He met her in a storm.
The thunder had bellowed and thrown a tantrum across dark skies. Day had turned to night swiftly and Lagos remained relentlessly bustling. Cars and buses still zoomed by, blackish blurs in grey dimness.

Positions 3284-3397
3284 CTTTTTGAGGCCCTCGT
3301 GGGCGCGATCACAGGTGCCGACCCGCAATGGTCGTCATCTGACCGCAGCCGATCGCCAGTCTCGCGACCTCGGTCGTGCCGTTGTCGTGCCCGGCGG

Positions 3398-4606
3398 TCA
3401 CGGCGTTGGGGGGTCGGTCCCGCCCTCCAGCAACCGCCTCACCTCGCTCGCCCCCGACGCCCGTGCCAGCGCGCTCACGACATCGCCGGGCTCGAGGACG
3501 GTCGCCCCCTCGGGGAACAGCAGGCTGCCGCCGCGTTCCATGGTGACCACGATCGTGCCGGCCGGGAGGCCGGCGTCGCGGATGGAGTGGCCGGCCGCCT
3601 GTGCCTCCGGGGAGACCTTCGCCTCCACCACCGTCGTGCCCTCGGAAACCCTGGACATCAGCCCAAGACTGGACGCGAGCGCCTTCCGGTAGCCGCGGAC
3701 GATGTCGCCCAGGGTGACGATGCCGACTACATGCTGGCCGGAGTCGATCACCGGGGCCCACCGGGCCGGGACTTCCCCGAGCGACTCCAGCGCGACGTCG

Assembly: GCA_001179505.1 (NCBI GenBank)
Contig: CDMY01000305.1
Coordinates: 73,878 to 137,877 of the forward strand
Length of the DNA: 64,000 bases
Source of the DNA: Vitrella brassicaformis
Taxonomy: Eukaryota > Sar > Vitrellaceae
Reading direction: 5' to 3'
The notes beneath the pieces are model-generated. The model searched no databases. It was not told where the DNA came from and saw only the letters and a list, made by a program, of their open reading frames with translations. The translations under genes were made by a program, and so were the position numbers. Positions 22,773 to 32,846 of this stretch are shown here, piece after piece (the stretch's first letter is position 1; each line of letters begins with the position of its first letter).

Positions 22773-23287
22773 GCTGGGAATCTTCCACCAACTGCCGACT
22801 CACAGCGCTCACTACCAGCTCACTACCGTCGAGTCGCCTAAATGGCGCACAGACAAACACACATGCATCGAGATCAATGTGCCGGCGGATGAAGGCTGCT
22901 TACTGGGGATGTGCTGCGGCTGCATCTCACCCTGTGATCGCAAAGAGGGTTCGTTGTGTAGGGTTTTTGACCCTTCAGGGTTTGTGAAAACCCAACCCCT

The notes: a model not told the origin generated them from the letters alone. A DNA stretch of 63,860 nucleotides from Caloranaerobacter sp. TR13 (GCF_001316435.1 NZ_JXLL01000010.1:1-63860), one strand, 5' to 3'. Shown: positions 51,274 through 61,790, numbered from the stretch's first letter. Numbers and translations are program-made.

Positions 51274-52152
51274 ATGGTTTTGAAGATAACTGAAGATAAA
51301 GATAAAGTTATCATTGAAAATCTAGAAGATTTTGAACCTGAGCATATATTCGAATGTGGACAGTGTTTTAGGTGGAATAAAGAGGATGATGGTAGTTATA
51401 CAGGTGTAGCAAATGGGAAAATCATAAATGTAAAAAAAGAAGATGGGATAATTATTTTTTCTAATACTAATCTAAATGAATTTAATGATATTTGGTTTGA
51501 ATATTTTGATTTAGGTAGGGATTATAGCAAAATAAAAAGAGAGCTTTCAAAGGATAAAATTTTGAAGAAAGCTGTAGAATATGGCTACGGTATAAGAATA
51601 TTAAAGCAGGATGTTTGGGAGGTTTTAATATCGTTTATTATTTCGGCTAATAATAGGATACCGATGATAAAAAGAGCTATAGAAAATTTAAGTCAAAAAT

He had run as fast as he could to the nearest piece of dry land, because the sky had opened up just as he had hopped off a particularly rickety danfo filled with otherworldly fishmongers and a talky driver. Job hunting was a bitch, they had told him they would call back but he knew better. So he ran through the deluge into the giant iron canopy of a filling station where others shivered and stared at the angry skies, God was putting on a performance that was far from amusing. Lightning forked and split across the sky in blue hot streaks, and even though he braced and held every muscle in his body still, the coming thunder still made his bones vibrate with an odd fear. The lightning was supposed to be scarier — it was fast hot hungry electrons looking for flesh to devour — but in the end it was the roar of the heavens that made him cower.